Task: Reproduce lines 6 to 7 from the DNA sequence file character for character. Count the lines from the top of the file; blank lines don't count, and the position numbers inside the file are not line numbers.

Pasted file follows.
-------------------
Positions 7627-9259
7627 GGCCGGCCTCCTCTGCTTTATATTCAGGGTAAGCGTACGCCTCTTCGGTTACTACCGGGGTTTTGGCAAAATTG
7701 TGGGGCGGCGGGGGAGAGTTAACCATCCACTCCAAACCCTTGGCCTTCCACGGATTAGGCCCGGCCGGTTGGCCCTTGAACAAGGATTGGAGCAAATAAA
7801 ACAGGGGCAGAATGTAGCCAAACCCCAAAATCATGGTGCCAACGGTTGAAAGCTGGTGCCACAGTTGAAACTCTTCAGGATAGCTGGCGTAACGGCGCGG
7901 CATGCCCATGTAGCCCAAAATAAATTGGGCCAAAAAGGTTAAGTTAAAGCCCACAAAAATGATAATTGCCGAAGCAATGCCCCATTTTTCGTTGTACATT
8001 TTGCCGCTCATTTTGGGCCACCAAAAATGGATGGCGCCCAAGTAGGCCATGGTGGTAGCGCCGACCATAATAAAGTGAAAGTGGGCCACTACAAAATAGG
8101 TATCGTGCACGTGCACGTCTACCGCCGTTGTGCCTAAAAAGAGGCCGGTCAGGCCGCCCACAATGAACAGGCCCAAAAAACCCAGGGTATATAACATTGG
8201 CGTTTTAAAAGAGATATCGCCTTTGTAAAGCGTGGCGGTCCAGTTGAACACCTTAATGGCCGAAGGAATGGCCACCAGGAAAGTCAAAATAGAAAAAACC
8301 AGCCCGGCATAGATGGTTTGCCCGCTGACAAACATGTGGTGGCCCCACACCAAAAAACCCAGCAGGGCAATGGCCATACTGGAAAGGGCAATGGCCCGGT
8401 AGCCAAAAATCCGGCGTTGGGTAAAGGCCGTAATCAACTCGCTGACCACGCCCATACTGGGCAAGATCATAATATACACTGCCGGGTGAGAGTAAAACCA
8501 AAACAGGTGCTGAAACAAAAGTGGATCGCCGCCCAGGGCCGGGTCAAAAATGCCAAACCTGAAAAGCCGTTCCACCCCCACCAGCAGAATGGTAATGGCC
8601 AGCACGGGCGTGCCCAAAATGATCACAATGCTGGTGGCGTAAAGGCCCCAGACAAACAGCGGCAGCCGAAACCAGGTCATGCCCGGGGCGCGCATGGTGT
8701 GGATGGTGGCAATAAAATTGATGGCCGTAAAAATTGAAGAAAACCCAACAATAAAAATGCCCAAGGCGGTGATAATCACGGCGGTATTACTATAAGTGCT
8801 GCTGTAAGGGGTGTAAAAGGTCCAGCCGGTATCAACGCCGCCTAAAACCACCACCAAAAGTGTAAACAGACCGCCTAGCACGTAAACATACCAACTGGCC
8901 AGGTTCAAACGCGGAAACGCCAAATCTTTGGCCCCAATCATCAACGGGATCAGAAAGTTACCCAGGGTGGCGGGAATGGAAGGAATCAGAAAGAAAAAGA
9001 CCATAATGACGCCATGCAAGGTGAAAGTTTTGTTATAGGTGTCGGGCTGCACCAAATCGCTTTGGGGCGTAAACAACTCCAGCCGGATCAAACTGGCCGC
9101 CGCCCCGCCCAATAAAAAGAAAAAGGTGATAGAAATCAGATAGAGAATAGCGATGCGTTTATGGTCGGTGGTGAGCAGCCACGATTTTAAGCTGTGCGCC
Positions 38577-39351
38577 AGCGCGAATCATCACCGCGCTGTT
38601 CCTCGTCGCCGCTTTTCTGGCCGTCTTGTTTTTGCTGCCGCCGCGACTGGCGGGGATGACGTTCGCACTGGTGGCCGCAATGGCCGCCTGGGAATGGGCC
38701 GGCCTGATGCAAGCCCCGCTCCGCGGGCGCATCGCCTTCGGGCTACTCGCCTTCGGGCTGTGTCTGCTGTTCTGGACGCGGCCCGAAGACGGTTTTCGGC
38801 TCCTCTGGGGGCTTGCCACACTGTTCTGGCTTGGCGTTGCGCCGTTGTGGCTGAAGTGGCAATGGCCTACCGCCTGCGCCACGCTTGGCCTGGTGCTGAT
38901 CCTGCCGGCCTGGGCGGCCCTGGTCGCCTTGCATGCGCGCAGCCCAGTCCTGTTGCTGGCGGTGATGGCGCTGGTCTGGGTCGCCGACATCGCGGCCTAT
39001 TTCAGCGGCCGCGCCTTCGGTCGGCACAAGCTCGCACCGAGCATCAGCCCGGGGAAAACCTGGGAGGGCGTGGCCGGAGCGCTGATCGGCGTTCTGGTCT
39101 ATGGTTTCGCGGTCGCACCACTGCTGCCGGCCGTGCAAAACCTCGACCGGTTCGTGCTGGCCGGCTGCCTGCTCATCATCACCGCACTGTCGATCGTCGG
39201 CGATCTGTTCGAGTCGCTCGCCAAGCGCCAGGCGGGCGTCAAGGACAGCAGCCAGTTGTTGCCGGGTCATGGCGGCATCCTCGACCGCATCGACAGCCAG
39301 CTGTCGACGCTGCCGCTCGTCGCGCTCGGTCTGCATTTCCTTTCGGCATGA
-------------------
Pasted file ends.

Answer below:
8001 TTGCCGCTCATTTTGGGCCACCAAAAATGGATGGCGCCCAAGTAGGCCATGGTGGTAGCGCCGACCATAATAAAGTGAAAGTGGGCCACTACAAAATAGG
8101 TATCGTGCACGTGCACGTCTACCGCCGTTGTGCCTAAAAAGAGGCCGGTCAGGCCGCCCACAATGAACAGGCCCAAAAAACCCAGGGTATATAACATTGG